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Static versus Dynamic Static versus Dynamic
by Jan Sand
2007-10-08 09:56:08
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Both birds and airplanes fly, both automobiles and horses move with speed across the ground. But there are essential differences. No one has ever seen an airliner try to perch in a tree without dire consequences and no one would dispute that there are places on rough terrain where a horse moves more easily than an automobile. But I doubt many people would enjoy a transatlantic ride for eight hours or longer perched on the back of a large bird no matter the dearth of leg room on the average current airliner.

But one of the essential differences between animals and many other organic structures and the devices created by current technology is that human structures are essentially static while living architecture is, to an overwhelming degree, dynamic.

There are a few fighter aircraft that can shift the angle of their wings for more efficient flight characteristics and can fold them for storage on aircraft carriers but they cannot approach the structural economy and the flexibility of the wings of birds which provide not only lift for flight but thrust for propulsion in combinations that donate manoeuvrability utterly out of reach of human aircraft.

Human aircraft and ground vehicles are essentially static shells with minor dynamic elements to control airflow or ground mobility. Within their severe limitations they can be extraordinarily beautiful but there is no comparison in visual delight with living creatures. This is, of course, an unfair comparison since aircraft do not perform cunning actions like laying geometrically perfect eggs or feeding worms to their engine mechanics.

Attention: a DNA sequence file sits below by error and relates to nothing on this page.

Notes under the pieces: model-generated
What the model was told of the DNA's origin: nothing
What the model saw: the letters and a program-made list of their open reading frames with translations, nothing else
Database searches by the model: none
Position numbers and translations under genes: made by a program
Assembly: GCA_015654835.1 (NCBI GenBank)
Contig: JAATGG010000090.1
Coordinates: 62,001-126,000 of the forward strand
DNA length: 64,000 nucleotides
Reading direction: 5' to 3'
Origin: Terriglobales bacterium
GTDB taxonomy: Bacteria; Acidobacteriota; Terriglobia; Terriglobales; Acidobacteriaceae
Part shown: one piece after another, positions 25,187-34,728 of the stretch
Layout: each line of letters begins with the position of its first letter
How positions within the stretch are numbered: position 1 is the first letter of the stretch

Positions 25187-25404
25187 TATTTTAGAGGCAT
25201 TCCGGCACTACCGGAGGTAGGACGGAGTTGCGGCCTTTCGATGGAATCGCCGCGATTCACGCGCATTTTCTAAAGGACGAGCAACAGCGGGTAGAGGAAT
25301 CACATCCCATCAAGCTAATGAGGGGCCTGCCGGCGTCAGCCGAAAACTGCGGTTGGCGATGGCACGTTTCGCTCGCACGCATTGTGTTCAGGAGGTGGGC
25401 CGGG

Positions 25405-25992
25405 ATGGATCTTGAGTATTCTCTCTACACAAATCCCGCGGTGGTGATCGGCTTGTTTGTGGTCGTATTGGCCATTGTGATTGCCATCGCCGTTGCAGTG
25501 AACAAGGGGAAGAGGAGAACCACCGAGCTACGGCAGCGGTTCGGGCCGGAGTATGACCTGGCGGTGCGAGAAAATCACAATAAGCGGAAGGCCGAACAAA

But human structural inflexibility extends beyond vehicles. Although even the most primitive human civilizations were forced to use local materials to protect themselves from the climate animals were naturally equipped with sufficient fur and feathers to keep themselves alive and warm. Humans stole these protections to create fur garments but these, of course, became static and dead once they were removed from live animals and had to be renewed as they wore out. Theoretically genetic engineering could modify human skin to grow sufficient weather protection to be comfortable and even fashionably beautiful with exotic individual coloration.

Current studies of bioluminescence might even make light part of the designs. This would negate the easy appearance change that humans now delight in and probably would appeal to only a small sector of humanity. Nevertheless it would confer a sense of being totally at home in the climactic elements of our native planet and permit modified humans to live without the necessity of housing. Cities as they are today could disappear replaced by parks and forests bearing sufficient fruit and other edibles for adapted humans to live freely in the open with a minimum expenditure of energy and little or no damage to the ecology. Naturally (pun intended) there would be a massive cultural change in basic life style.

Architecture today basically consists of rigid inorganic shells with elaborate plumbing and energy and communication systems fed by huge networks of various pipe matrices and energy and communication cables that require elaborate and expensive and continuous maintenance. There is no doubt that a modern housing or commercial complex is a technological marvel but it is another example of human static structures.

Humanity is approaching dynamic design in its extraterrestrial interplanetary probes that automatically unfold after initial launch to spread solar panels and various communication devices. When the probes have reached distances of even the closer planets it is no longer practical for hands-on control of these sophisticated devices as the speed of electromagnetic radiation is far too slow for instant control. Therefore the probes have required the development of very complicated autonomous systems. It should be not too far in the future when these systems become inexpensive enough to be used in common household devices. I have read that Bill Gates' house is equipped with some of them. But architecture in general still has a way to go. There are ballpark stadiums that have movable roofs but this innovation is still very uncommon and not used elsewhere.